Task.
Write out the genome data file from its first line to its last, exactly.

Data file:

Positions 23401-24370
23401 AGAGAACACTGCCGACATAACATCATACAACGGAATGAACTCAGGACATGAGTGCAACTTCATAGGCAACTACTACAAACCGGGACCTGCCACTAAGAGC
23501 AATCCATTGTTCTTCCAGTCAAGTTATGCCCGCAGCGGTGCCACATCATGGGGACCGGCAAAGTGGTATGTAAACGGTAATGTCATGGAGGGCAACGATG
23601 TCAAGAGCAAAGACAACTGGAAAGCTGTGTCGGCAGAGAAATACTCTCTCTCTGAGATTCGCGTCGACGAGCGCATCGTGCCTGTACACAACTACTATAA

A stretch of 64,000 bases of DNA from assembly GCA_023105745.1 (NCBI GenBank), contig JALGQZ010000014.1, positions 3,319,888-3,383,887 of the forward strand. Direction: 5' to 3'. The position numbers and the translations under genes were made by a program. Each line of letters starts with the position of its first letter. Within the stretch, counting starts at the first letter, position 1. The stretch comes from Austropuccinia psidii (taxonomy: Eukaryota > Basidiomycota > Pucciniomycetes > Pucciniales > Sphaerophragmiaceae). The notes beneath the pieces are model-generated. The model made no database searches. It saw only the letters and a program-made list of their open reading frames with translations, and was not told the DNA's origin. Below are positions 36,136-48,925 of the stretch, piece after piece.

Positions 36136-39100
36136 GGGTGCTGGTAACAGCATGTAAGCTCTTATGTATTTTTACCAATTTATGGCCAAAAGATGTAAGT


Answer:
Positions 23401-24370
23401 AGAGAACACTGCCGACATAACATCATACAACGGAATGAACTCAGGACATGAGTGCAACTTCATAGGCAACTACTACAAACCGGGACCTGCCACTAAGAGC
23501 AATCCATTGTTCTTCCAGTCAAGTTATGCCCGCAGCGGTGCCACATCATGGGGACCGGCAAAGTGGTATGTAAACGGTAATGTCATGGAGGGCAACGATG
23601 TCAAGAGCAAAGACAACTGGAAAGCTGTGTCGGCAGAGAAATACTCTCTCTCTGAGATTCGCGTCGACGAGCGCATCGTGCCTGTACACAACTACTATAA

A stretch of 64,000 bases of DNA from assembly GCA_023105745.1 (NCBI GenBank), contig JALGQZ010000014.1, positions 3,319,888-3,383,887 of the forward strand. Direction: 5' to 3'. The position numbers and the translations under genes were made by a program. Each line of letters starts with the position of its first letter. Within the stretch, counting starts at the first letter, position 1. The stretch comes from Austropuccinia psidii (taxonomy: Eukaryota > Basidiomycota > Pucciniomycetes > Pucciniales > Sphaerophragmiaceae). The notes beneath the pieces are model-generated. The model made no database searches. It saw only the letters and a program-made list of their open reading frames with translations, and was not told the DNA's origin. Below are positions 36,136-48,925 of the stretch, piece after piece.

Positions 36136-39100
36136 GGGTGCTGGTAACAGCATGTAAGCTCTTATGTATTTTTACCAATTTATGGCCAAAAGATGTAAGT